The exhibition talks to common as a space and its possibilities and challenges and finding common ground between design, culture and context.
What has been the most difficult challenge of your career?
Working collaboratively can raise many challenges. Having a multi-disciplinary approach to projects involves having to develop new ways of working across disciplines and many more variables in order to achieve a shared vision. You’re always encountering curve balls and having to sometimes change course but that often invites new forms of collaboration. I’ve really had to learn to trust the process and keep reminding myself of that and try and instill faith in others to do so. It’s often difficult because you’re asking people or a practice to believe in something that hasn’t yet materialised.
What is the greatest misconception about architecture?
The biggest misconception about architecture is that architectural practice can continue the way it has been in a ‘tried and tested approach’. For a practice to remain relevant it needs to respond to the changing zeitgeist. The rate of change of technology has increased the ability to work on the move and organisations need to allow teams to interact from both within and outside of the organisation. Environmental awareness and the need for both mental and physical wellbeing has become more prevalent in the workplace. Economic pressures demand a more flexible workforce that responds to both physical flexibility and flexible work hours.
There is also a need for better work-life balance and with increased remote working, the need for human connection focusing on collaboration and teamwork has become increasingly important. Lastly, changing demographic needs requires us to review the workplace characteristics across generations.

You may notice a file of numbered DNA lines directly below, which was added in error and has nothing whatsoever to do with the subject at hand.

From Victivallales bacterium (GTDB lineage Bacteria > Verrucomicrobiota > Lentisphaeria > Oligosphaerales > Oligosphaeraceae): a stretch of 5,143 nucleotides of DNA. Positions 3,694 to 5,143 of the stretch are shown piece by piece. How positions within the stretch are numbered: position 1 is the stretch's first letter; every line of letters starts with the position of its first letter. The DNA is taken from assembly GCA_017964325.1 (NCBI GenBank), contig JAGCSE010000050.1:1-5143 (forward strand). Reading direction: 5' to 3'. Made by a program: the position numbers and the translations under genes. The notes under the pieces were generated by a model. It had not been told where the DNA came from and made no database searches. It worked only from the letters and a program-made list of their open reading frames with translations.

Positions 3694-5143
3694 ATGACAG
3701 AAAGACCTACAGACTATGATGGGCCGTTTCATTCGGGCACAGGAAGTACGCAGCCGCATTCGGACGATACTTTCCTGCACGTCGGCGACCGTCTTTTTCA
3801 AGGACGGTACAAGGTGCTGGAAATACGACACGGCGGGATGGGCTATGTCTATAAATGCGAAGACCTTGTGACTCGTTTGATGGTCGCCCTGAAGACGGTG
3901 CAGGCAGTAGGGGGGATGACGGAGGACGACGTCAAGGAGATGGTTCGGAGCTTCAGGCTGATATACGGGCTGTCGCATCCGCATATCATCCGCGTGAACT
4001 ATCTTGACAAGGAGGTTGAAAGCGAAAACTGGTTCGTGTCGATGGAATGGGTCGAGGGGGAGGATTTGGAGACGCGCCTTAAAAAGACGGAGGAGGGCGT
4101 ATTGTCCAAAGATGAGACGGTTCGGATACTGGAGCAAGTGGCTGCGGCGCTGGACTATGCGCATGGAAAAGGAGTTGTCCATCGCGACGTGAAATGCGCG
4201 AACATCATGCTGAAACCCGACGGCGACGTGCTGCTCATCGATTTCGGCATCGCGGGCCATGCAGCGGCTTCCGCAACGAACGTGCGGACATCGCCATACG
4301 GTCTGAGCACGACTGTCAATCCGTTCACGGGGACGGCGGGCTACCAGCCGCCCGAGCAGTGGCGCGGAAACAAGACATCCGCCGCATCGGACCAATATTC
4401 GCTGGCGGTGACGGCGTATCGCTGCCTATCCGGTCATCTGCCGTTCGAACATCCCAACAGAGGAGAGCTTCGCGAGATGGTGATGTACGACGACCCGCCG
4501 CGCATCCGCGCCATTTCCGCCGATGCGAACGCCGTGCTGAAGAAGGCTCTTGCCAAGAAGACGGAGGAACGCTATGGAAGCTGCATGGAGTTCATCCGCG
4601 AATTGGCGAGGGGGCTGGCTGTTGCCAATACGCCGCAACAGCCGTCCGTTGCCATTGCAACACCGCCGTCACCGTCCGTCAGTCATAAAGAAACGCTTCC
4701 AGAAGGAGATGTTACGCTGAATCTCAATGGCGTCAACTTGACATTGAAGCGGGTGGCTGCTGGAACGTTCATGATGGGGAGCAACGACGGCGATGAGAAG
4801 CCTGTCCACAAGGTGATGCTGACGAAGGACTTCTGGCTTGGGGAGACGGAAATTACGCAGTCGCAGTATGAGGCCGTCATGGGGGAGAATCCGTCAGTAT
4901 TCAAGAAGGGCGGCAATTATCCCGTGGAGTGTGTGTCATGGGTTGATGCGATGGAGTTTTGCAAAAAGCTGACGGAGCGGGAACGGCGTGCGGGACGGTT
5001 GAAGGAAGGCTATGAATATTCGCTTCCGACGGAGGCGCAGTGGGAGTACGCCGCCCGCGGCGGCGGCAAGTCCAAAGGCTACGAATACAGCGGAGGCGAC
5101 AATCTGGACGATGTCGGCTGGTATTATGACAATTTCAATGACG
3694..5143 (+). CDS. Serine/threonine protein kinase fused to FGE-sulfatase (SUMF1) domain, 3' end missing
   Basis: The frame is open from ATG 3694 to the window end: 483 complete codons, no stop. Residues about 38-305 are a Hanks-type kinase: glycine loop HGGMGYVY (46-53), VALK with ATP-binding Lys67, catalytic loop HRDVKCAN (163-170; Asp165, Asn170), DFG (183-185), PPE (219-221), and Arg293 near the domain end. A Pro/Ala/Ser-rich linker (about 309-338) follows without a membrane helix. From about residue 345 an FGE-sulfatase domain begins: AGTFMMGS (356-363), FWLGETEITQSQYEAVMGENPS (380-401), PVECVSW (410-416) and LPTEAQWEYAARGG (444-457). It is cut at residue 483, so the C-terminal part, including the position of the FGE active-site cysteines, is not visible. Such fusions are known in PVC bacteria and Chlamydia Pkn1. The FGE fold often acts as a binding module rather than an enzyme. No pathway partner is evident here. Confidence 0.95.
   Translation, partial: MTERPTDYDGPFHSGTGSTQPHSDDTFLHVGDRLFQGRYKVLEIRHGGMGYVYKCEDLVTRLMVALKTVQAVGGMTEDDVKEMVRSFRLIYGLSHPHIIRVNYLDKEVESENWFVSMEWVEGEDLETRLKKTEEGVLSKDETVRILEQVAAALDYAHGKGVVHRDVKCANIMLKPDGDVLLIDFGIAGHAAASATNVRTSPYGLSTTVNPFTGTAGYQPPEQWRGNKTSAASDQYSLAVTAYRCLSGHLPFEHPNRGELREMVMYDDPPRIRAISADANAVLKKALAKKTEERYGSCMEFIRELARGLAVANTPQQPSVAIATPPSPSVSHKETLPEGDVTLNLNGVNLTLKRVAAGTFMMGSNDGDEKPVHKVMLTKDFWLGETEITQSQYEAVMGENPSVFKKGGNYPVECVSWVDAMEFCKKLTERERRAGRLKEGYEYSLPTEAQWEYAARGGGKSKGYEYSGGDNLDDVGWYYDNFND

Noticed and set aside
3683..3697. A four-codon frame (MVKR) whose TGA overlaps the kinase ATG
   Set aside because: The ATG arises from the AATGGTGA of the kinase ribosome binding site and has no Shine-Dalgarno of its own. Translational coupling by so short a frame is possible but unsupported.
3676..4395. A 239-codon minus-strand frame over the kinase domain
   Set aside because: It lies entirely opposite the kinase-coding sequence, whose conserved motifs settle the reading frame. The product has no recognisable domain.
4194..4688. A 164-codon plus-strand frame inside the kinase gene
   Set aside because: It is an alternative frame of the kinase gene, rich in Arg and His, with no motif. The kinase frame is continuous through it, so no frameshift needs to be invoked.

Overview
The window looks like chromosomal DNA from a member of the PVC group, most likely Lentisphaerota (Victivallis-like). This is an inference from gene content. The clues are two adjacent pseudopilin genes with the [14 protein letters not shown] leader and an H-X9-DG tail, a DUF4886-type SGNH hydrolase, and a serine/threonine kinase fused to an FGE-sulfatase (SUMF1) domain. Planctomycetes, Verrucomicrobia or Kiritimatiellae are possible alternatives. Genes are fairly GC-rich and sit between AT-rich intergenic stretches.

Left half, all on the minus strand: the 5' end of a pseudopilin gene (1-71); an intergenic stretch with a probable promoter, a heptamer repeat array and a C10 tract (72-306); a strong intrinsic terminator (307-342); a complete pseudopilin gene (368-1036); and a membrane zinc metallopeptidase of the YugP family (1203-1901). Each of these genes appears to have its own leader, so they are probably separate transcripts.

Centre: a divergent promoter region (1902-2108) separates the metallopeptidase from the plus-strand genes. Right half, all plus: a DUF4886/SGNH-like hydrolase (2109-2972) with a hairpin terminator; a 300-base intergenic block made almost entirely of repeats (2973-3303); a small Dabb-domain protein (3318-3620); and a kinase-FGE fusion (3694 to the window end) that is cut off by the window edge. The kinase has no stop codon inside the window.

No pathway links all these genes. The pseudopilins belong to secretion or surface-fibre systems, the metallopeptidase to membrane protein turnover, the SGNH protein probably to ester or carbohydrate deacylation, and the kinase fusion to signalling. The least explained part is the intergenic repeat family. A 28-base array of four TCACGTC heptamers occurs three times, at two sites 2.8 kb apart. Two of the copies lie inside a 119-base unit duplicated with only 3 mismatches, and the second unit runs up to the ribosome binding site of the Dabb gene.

What are your interests apart from architecture?
My approach to my work is very multi-disciplinary and my interests extend beyond the realm of architecture and interiors to include fashion and furniture design. These side pursuits enrich my process and have culminated in collaborative and meaningful projects.
What advice do you have for aspiring architects?
I believe in learning by experimenting and finding inspiration through the process of making. It is really important to keep challenging the process and questioning the relevance of what we do.
Given that coronavirus has led many people to work from home, what are some affordable tips that people can utilise to create a comfortable yet productive home office?
Find a private and comfortable space that is well lit, without too much glare, away from noise and distraction. Ensure the space has ample ventilation and even surfaces for your work process. Add some greenery or a pet to lift the mood. If necessary, adjust your seat height (with a cushion) to ensure good posture when working. Take regular breaks. Avoid loneliness by reaching out to a colleague over a phone or downloading free software that encourages sharing information and collaboration.